College students are paying less for class materials, thanks in part to the success of OpenStax – an organization that provides free textbooks and digital resources.
The nonprofit, started six years ago by Rice University (TX), serves more than 2.2 million students, according to a recent article in Diverse: Issues in Higher Education. Nearly half of all US colleges currently use the service, which offers 29 free textbooks for college and Advanced Placement classes.
And for the first time in five decades, average textbook costs are decreasing, according to recent data analyzed by the National Center of Education Statistics.
Scraping up enough money to purchase textbooks weighs heavily on the minds of many college students, according to staffers at New America.
The Washington, DC-based think tank convened students and parents this fall for a series of focus groups. The gatherings offered participants the opportunity to share their opinions about higher education and student success.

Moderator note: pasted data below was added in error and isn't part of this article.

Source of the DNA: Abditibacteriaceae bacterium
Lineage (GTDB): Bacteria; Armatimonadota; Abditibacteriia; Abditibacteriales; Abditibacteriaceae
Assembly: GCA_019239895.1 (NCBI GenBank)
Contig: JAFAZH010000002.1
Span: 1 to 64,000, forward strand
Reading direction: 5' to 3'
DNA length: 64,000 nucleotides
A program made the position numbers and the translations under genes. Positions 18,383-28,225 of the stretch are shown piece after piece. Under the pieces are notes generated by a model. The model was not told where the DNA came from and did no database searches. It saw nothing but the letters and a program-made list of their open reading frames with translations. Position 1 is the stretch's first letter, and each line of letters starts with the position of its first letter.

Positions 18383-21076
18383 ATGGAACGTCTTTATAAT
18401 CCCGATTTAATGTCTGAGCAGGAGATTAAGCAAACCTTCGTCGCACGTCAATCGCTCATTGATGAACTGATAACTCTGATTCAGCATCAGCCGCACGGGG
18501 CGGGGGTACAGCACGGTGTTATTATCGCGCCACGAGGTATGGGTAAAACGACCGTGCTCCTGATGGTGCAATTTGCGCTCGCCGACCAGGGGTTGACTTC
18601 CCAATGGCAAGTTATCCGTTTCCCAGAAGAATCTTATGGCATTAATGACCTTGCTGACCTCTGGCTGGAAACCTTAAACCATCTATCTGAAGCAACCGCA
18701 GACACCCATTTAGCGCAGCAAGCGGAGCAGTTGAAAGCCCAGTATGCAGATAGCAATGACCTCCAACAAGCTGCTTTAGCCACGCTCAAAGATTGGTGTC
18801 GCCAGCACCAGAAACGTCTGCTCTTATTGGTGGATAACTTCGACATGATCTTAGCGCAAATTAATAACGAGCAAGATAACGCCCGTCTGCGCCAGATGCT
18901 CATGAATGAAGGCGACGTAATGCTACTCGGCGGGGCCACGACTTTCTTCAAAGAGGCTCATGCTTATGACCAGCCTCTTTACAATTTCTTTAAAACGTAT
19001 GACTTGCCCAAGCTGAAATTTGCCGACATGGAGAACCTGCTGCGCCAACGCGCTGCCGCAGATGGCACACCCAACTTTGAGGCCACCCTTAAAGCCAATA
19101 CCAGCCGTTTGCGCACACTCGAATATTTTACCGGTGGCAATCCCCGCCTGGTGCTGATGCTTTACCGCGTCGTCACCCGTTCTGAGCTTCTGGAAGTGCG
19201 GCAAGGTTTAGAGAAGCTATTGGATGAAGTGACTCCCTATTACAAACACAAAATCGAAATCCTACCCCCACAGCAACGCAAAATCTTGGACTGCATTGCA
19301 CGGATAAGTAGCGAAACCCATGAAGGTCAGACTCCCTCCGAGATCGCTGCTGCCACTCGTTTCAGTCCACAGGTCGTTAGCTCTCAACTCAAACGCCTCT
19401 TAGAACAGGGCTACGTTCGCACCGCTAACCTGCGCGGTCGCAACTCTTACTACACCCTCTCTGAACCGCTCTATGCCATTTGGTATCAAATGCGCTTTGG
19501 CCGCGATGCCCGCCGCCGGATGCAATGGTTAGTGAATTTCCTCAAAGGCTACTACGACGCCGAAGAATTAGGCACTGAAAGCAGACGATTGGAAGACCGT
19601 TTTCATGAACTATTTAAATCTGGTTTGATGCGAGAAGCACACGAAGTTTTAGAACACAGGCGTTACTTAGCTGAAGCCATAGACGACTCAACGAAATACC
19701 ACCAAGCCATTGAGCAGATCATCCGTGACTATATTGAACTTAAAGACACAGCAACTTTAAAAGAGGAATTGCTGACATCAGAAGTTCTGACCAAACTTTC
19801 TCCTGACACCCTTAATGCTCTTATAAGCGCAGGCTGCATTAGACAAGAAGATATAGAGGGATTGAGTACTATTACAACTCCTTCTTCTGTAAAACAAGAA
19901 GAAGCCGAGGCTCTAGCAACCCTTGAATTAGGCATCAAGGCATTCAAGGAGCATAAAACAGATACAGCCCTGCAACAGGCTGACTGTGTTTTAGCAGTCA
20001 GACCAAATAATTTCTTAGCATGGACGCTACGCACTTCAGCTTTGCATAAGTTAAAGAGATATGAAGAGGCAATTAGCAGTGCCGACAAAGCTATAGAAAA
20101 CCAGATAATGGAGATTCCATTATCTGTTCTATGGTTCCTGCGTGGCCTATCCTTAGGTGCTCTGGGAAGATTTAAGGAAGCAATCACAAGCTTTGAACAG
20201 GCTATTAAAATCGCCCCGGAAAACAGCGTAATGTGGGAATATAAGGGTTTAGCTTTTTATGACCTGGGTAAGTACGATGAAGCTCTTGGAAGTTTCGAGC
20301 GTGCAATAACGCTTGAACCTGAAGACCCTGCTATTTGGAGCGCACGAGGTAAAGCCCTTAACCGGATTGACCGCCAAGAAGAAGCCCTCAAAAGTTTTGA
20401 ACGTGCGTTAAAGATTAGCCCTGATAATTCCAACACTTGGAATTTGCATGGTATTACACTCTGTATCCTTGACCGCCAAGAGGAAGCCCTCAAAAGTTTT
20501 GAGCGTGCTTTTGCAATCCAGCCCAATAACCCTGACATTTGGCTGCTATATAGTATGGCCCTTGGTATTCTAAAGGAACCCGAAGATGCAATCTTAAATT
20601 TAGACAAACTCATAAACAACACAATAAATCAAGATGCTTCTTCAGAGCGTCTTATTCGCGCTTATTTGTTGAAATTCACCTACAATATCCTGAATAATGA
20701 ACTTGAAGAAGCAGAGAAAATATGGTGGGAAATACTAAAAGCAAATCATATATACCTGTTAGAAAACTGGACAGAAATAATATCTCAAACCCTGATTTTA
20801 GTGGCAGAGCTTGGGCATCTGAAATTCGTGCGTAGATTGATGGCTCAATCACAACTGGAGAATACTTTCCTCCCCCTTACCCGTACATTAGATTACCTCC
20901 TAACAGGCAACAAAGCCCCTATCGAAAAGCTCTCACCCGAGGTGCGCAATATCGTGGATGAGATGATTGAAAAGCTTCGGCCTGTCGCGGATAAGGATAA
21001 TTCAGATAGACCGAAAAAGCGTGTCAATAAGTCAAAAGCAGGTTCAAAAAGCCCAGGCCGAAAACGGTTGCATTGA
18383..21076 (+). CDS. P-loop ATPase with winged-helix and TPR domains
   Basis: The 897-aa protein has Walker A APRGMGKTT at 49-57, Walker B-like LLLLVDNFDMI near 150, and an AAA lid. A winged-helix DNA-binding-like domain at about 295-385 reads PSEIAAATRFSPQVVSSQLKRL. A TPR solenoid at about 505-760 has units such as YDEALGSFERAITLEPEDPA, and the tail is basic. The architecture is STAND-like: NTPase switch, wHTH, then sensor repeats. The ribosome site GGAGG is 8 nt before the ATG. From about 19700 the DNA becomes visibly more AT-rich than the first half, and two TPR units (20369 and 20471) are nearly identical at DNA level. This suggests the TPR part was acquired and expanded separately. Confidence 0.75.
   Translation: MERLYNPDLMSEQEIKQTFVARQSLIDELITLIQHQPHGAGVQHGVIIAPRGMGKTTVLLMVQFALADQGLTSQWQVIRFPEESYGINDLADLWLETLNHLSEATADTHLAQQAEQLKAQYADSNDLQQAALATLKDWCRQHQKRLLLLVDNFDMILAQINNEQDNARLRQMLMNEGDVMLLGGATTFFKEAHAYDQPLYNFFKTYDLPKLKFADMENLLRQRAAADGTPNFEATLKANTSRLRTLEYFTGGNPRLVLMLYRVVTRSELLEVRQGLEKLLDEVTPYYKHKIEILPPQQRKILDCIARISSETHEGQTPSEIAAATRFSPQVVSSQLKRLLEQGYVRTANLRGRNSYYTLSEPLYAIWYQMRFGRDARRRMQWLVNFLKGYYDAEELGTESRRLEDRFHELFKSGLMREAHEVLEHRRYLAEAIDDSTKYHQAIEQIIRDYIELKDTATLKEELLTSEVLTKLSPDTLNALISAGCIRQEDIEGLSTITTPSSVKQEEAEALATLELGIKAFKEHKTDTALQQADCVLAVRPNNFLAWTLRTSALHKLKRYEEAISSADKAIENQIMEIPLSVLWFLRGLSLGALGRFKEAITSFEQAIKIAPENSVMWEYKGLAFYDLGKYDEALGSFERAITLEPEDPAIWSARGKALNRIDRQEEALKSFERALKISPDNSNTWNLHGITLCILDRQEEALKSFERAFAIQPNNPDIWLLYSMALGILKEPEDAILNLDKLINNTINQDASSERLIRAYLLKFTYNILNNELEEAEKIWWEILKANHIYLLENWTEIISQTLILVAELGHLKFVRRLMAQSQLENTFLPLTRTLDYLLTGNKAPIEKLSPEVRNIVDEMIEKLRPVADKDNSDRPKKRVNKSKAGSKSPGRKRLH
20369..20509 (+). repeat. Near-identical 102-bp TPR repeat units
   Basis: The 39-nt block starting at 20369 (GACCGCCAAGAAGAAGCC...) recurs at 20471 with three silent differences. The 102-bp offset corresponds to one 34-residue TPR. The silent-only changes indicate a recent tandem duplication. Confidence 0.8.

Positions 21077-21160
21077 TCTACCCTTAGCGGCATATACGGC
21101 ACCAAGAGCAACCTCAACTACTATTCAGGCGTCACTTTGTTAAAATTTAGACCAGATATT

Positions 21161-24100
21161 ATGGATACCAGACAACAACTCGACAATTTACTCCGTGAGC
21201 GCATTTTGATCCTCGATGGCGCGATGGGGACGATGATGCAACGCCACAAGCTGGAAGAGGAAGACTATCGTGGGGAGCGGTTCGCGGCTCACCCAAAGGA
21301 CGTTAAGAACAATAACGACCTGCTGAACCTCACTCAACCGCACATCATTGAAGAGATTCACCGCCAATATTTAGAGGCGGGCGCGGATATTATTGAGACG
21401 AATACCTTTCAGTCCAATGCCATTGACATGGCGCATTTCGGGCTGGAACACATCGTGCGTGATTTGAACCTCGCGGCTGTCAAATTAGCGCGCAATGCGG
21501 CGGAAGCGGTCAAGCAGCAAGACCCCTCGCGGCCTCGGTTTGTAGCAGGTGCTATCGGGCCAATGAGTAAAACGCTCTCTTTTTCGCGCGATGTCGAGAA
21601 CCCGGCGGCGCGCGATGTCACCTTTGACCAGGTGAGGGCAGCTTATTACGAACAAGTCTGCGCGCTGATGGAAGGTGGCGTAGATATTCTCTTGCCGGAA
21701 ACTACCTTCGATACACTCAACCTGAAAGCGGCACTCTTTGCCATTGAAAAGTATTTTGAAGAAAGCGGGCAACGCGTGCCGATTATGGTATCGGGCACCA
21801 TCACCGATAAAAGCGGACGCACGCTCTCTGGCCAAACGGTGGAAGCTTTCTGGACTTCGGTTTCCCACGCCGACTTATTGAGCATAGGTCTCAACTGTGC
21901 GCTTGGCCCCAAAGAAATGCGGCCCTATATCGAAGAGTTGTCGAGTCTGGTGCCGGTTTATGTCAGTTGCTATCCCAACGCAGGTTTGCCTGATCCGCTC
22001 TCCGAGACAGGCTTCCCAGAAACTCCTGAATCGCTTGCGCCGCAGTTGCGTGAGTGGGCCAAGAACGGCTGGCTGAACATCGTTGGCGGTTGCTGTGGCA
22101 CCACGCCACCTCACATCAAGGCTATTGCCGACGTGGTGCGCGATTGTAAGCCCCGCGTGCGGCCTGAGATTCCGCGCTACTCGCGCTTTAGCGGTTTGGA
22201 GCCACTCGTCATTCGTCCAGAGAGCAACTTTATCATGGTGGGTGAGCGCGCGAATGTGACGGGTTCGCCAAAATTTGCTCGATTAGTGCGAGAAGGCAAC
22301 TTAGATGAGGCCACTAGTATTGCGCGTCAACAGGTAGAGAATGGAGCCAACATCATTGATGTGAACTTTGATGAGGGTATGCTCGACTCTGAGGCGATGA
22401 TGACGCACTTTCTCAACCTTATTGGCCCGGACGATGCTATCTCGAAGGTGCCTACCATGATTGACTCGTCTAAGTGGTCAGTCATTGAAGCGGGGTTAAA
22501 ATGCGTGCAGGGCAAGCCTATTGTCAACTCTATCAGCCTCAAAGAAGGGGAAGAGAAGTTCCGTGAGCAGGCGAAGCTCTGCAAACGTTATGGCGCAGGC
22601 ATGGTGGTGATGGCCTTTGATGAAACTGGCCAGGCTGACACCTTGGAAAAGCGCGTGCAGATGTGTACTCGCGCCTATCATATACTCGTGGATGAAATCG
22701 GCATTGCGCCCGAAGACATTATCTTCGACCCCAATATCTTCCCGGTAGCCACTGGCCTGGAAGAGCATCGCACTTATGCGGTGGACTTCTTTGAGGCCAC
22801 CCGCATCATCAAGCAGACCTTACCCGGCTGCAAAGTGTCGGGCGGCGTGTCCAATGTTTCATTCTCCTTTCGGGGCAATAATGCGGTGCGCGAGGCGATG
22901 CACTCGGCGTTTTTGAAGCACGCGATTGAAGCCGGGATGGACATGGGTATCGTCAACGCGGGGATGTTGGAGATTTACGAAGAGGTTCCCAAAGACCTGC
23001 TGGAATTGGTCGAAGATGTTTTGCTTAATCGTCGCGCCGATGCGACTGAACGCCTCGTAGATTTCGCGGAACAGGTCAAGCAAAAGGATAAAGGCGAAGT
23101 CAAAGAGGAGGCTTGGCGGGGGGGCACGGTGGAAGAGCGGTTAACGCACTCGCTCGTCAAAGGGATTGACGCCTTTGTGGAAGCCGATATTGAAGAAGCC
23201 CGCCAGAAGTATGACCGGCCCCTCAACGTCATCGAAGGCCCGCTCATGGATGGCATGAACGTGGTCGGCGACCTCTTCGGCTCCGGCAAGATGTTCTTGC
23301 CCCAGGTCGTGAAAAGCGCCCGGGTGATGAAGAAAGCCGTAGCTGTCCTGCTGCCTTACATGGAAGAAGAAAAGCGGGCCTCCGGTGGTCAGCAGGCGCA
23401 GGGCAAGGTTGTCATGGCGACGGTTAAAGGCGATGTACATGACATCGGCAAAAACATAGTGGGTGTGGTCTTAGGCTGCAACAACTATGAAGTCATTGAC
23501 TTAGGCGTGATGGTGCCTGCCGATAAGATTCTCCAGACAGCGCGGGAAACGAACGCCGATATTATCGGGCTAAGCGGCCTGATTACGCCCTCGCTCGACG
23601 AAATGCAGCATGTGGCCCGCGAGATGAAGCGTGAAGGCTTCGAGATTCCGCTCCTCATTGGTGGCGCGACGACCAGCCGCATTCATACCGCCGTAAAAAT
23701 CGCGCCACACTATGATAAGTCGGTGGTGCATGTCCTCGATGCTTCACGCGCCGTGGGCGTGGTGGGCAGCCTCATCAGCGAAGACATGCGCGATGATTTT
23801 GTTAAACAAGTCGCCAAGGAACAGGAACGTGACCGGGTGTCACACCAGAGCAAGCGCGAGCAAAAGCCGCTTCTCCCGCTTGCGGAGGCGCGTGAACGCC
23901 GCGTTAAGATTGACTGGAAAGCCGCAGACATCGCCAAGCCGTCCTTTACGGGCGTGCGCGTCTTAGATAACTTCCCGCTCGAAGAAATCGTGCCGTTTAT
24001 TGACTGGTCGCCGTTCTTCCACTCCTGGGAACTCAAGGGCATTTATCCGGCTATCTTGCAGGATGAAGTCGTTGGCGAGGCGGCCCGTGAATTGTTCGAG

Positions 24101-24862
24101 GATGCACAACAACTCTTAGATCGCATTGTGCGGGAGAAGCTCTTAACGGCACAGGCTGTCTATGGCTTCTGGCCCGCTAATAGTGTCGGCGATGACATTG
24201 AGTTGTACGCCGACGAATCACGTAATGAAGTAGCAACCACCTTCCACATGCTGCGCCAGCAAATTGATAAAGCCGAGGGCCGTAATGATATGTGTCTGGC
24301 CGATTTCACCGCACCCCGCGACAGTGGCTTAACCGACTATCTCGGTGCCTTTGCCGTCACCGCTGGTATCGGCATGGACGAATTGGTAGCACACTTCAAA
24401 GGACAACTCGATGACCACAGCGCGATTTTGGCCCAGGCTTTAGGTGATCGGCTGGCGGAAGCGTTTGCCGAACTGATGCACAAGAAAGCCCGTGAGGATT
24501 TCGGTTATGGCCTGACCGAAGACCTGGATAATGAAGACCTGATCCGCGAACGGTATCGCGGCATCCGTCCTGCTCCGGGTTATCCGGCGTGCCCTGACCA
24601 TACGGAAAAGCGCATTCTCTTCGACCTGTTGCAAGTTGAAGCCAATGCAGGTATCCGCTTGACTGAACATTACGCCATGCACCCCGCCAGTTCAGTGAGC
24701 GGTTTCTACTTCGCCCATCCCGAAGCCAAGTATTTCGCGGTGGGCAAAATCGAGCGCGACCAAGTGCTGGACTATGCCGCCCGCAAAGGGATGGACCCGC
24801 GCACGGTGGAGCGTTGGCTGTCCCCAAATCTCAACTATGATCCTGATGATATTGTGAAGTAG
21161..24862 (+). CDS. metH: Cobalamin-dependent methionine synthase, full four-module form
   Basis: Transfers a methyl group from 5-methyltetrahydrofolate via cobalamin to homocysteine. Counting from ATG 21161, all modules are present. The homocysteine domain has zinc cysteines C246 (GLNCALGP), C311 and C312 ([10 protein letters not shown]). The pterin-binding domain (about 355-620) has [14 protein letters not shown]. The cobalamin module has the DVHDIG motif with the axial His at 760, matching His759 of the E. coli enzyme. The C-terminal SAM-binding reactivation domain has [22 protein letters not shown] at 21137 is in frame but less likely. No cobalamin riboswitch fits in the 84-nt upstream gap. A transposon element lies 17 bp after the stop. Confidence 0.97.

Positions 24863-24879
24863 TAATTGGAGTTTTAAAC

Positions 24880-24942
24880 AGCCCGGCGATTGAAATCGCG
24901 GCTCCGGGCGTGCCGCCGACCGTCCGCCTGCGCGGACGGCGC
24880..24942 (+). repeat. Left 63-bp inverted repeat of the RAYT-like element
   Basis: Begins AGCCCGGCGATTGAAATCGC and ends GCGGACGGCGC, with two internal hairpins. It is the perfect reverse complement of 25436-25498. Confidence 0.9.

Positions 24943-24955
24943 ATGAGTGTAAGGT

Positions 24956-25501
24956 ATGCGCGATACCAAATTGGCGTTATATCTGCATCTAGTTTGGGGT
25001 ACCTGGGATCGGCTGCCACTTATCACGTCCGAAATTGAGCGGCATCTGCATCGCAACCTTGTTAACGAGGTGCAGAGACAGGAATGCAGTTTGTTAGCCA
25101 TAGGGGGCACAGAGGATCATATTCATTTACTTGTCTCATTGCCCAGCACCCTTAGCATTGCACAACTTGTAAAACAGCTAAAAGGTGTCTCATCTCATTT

“Students and parents alike had a lot to say about the cost of tuition and the institutions themselves, and offered policy ideas they believed could alleviate some of the things that weren’t working,” New America staff members Ernest Ezeugo and Manuela Ekowo wrote in a recent blog post. “But when students were asked what they thought the most problematic aspects of college were, it was the cost of textbooks that most animated the room.”